Ah, sure I’m grand

About midnight last night, I was walluped across the head by a chap I’d never as much as said hello to. My glasses went flying to the floor and had there been room, I’d have taken a nosedive with them. When I screamed to my Jesus, the chap turned and looked at me, and said sorry.

We were standing, ready to disembark from the late-arriving RyanAir flight from Dublin. The woman in 1C wanted to get her bag. He was in 2C. I was in 3C. Neither of them had much by the way of a reach, but rather than wait or even ask for help, she tried to stretch across. He then went to help. I was in conversation and wasn’t paying much attention until he swung wildly and caught me on the top side of the head with yer woman’s suitcase. If it weighed under the 10kg limit, I’m a size 8.

Jesus! I roared with the pain of it all. They looked back to see what the commotion was. I bent down to retrieve my glasses, thinking that if they were to have broken, it was a good day to break them as I’d a new pair to pick up today. But they were fine. My mate told him what he’d done and he apologised, three times. What could I say but

Ah, sure you’re grand.

What is it about us former convent-school girls. Why can’t we make a fuss when a fuss is needed? My head was throbbing. The force of the weight had clicked my jaw together and my teeth felt as if they’d been assaulted. My eye was thick and my cheek even thicker. But the more he apologised, the more appeasing I got. Anything to avoid a fuss.

By rights, I should have told the flight crew, gone to the airport doctor, and then gone to the ER to get checked out. All this I learned today when I did go to the doctor.

I went to have her check my finger and the lovely scar tissue that’s building up. I wanted to be sure it wasn’t infected. And sure while I was there, I thought I’d mention, in passing like, the clatter I’d gotten the night before. She ran the usual follow-my-finger, watch-the-light, touch-your-nose neurology checks, only tutting a little at the light thing. I’d passed. Then she had me stand, feet close together, hands by my sides, eyes shut. I lasted 2 seconds before falling to the left. I was impressed. It was a  spectacular fail.

She apologised and told me I wouldn’t like what she was going to say next. And I didn’t.

An ambulance? Are you mad? I’m grand, I came here by tram. I’m fine.

But you mightn’t be, she said. There could be all sorts wrong with you. You need a CT scan. You need to go to the trauma centre immediately.

Do I have time for a coffee?

I didn’t hear that, she said. If you’re not going by ambulance you’re to take a taxi.

Across town at 4 pm? I’d be quicker on the metro, I said. She wasn’t impressed. I don’t think she’s had many patients who’ve been taught by the nuns to hold their whist and offer the inconvenience up for the holy souls in purgatory.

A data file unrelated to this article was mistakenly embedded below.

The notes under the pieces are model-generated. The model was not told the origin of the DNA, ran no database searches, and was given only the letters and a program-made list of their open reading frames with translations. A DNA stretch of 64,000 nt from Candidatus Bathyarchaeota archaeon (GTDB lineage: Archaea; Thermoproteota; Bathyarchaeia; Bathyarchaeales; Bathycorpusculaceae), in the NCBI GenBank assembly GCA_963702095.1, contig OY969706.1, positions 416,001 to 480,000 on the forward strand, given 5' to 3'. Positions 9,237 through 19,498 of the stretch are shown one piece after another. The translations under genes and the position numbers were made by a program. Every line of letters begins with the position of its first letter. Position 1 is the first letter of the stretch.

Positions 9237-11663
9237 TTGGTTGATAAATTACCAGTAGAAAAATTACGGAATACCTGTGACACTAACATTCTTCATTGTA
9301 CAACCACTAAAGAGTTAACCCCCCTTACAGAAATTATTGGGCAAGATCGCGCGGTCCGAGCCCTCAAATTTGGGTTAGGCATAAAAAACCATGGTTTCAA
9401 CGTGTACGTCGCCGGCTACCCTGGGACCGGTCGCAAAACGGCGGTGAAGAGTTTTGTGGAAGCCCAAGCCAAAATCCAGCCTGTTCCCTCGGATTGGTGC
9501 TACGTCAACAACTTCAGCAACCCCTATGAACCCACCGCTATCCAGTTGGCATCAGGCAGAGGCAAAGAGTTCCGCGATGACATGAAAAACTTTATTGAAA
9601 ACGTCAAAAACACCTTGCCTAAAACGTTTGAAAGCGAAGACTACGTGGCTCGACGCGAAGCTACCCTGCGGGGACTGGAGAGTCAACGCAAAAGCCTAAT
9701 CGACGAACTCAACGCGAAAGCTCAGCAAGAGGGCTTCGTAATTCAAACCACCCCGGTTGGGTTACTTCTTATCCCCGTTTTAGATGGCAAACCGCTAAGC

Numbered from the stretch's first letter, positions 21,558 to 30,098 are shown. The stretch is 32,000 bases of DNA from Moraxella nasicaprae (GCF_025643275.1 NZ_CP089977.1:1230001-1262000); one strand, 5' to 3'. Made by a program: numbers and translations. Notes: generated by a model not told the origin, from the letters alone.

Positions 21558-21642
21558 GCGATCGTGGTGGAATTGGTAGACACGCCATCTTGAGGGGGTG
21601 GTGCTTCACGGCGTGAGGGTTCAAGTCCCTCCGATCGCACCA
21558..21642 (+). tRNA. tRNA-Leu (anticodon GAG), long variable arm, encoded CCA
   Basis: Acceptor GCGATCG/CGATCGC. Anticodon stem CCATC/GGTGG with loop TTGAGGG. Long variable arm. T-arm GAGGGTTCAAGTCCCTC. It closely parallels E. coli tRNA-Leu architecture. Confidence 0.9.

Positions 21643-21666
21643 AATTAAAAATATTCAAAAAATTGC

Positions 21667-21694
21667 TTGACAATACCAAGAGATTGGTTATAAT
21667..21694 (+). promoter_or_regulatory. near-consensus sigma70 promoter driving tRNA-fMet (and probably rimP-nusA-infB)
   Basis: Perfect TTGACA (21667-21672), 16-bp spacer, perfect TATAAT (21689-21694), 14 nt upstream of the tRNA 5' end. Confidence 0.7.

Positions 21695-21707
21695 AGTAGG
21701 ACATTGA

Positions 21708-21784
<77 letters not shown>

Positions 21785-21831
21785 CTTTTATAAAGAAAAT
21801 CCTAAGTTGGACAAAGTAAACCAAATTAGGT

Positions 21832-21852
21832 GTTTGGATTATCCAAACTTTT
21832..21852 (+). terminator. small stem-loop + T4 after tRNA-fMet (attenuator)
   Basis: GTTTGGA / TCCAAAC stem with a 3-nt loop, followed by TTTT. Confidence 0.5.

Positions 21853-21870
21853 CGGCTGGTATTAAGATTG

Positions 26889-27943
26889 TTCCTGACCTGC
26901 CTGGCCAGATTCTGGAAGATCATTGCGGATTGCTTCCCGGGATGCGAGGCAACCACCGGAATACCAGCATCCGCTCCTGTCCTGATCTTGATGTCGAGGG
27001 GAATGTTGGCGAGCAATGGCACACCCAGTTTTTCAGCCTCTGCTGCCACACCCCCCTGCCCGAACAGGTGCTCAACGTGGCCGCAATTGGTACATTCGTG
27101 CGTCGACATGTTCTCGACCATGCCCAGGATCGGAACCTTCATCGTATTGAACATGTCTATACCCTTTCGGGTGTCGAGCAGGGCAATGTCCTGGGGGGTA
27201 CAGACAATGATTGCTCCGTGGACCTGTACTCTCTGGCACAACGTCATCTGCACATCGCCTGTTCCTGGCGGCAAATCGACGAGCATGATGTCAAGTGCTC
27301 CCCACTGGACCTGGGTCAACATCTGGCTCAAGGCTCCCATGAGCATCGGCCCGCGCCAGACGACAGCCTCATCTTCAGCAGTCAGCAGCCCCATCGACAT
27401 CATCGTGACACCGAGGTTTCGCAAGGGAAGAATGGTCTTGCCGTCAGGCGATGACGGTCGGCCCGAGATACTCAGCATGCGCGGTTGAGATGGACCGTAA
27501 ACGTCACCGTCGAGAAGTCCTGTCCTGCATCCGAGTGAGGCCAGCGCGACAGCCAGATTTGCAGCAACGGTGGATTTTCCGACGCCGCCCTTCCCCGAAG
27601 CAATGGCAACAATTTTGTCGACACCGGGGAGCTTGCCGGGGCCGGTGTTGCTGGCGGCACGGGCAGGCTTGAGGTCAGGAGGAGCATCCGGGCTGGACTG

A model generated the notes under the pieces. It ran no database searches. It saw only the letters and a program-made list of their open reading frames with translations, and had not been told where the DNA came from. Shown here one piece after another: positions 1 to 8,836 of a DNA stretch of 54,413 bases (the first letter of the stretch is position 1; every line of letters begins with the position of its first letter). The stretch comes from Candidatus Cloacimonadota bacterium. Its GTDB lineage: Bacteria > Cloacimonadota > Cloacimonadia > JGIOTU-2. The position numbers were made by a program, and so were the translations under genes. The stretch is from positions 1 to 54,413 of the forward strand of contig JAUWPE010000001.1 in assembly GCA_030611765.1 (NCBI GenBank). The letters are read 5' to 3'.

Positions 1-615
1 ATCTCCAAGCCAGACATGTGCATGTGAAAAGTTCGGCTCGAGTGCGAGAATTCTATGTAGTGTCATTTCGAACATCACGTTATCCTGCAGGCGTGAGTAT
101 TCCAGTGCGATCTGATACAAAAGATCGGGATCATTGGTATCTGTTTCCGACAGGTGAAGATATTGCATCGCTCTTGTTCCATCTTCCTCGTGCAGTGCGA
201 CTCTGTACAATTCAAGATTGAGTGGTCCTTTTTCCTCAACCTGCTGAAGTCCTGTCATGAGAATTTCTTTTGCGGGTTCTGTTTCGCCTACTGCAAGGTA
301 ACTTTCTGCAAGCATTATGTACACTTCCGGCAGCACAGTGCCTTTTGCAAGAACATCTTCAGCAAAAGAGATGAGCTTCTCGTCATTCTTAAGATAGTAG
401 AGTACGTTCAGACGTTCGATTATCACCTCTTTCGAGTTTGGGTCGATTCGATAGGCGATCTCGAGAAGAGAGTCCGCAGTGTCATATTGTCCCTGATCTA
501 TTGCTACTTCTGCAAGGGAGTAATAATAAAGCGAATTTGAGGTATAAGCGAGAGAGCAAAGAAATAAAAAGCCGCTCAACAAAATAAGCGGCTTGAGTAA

Thankfully, I’d arrange to meet the very capable KG afterwards for coffee so the Doc was happy enough to release me to her care.

I broke my promise, though, and took the metro. I could blame it on the bang on the head. Sure I wasn’t in my right mind.

At the hospital, we checked with security and took the lift downstairs as directed. The statue we passed on the way should have prepared us for what was in store, but I wasn’t really paying that much attention. As we were getting out, some poor chap in a wheelchair was getting in – he looked like he’d had better days. Leg in a cast, arm in a sling, a bandage on his head. There were lots of people milling about, dodging trolleys being wheeled hither and tither. I could feel the anxiety unravelling inside me and as the hours of waiting stretched ahead. But then we saw a sign for CT and MRI and buzzed ourselves through that door into a place I recognised. I knew we’d crossed the line from public to private, from insurance to out-of-pocket payment. And I was right. But faced with the choice between a bill for about €60 or a free 8-10 hour wait among the wounded masses, I was glad I’d gone to the ATM on my way over.

Some 2 hours later, I’d been scanned and released. No lasting damage apparently. Just a mild concussion.

I’ve a superstitious vein running through me and have a thing about leaving through the door I came in so we made our way back into the milieu. We passed a body laying on its side on a trolley facing the wall. It was covered from the neck down with a black bin bag, I said a silent prayer for the poor soul, wondering if they were alive or dead, but not waiting to check. I’m not a medic.

I was lucky. I had the wherewithal to pay. And although I’ve earned it, the privilege weighed heavy on me. Had I not, I’d still be there, taking my chances, and hoping to get released this side of midnight.




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7 Responses

  1. I always have seat 32A, which means that I just cannot stand up and queue to disembark. By the time I can move, the aircraft is half empty. I recommend this policy on safety grounds.

  2. I’m pleased that you survived, not pleasant………..although struggling to believe that you didn’t give the guy a mouthful……..age must be working it’s magic!

  3. Yes, a good story, and even a good example for the ‘Grateful’ series. I do think you should send a link to Ryan Air to document this very real safety issue. I’m so glad you’re ok!

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